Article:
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From Michael to Sandy: Notable Late Season Tropical Systems

10 Oct 2019, 12:00 pm

Image: Mexico Beach, FL had extreme damage in October 2018 after category 5 hurricane Michael hit the panhandle. 

 

When you think about hurricanes, you might think about them typically taking place in August or September.

But even with the climatological peak of hurricane season falling in the middle of September, powerful tropical systems can also take place in October or November.

The activity chart for tropical cyclones across the Atlantic during the calendar year between May and December. The peak of the season is during the second week of September.

 

In 2018, Florida panhandle residents received the harshest of reminders that Category 5 hurricanes can strike in mid-October. Hurricane Michael made landfall on Mexico Beach, Florida with 160 mph winds on October 10th, 2018.

Michael, however, is just one example of a number of destructive late season tropical systems. Sandy, Matthew, and Otto were a few other notable late season tropical systems to have big impacts. Meteorologist Chris Bianchi takes a look back at some of those notable storms, and the damage they caused.

 

Hurricane season officially ends on November 30th, though storms can (and occasionally do) form beyond that date.

In October, the Atlantic basin can spawn tropical systems nearly in all regions, from the Caribbean Sea, to the Gulf of Mexico, or along the eastern US coast. Though activity typically begins to diminish in the central and eastern Atlantic as activity begins to settle from the African coast. Often, systems can form along Fall fronts that come off the U.S. coast during the month of October.

As sea surface temperatures cool, and more upper level atmospheric features strengthen, the likelihood of tropical systems begin to diminish in November.

Stay with WeatherNation for the latest on the tropics through the remainder of hurricane season.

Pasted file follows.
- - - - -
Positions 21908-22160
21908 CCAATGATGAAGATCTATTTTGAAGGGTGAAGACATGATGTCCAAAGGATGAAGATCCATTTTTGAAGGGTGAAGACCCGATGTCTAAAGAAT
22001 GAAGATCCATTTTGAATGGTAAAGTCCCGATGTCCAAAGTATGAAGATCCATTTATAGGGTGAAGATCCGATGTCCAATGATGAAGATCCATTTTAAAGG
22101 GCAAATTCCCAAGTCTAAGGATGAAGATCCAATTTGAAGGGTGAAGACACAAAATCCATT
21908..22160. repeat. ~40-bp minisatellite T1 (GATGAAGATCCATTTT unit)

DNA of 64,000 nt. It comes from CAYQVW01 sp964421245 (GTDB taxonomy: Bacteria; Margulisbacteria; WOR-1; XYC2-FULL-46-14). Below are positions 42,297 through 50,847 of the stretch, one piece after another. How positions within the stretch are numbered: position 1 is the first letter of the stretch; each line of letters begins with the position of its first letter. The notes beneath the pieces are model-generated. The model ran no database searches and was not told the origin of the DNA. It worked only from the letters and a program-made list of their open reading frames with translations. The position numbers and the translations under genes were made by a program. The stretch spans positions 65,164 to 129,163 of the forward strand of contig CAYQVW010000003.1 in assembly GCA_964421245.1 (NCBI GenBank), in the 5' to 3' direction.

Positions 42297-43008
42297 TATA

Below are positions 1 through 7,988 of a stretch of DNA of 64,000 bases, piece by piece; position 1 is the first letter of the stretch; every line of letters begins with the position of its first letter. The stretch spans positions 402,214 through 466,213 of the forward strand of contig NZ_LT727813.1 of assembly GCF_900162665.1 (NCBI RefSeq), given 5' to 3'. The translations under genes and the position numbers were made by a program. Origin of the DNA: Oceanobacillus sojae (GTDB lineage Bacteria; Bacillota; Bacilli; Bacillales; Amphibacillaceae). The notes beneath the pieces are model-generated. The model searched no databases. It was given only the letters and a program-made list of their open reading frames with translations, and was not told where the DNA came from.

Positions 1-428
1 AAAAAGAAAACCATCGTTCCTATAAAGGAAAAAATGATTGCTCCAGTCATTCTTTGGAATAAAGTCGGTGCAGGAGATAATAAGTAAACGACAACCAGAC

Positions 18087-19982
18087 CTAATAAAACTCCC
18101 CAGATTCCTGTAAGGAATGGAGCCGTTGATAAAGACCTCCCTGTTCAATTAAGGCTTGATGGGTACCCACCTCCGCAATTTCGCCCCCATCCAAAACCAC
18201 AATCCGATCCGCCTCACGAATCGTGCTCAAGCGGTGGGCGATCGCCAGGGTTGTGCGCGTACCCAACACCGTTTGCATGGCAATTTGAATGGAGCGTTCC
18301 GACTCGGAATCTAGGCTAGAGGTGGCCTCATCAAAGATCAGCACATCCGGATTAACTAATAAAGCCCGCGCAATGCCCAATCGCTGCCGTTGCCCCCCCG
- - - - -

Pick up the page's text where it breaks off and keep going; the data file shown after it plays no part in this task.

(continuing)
About the author
Chris doesn't remember a time when that he didn't love the weather. When he was five years old, he wrote his first words, "Partly cloudy", in Ms. Benn's kindergarten class. According to Chris, it's been a love affair ever since, from teaching himself how to read forecast models at age 12, to landing at WeatherNation. Growing up in Greenwich, Connecticut, he started to go after his lifelong drea... Load Morem of becoming a meteorologist by predicting whether or not there would be snow days - turning him into Greenwich High School's "defacto weatherman". He turned that snow day-predicting website into a front page story a local newspaper, which in turn earned him a look at WABC-TV in New York, where Chris did the weather live on-air at the age of 16. He attended Boston University, where he continued being a "weather nerd", performing weather updates on the campus radio and TV stations, and doing the daily forecasts for the student newspaper. Following his studies at BU, Chris worked at Mile High Sports and ESPN Denver for four years while pursuing his certification in Broadcast Meteorology from Mississippi State University. Chris is a huge sports fan, routing for the Rockies, Nuggets, Broncos, Avalanche and UConn. He frequently find links between sports and weather, including an investigative analysis he did in 2013, finding trends between Peyton Manning's play and game time temperature (he doesn't like the cold). Chris also enjoys running, playing any sport, socializing and periodically overeating at all-you-can-eat buffets.

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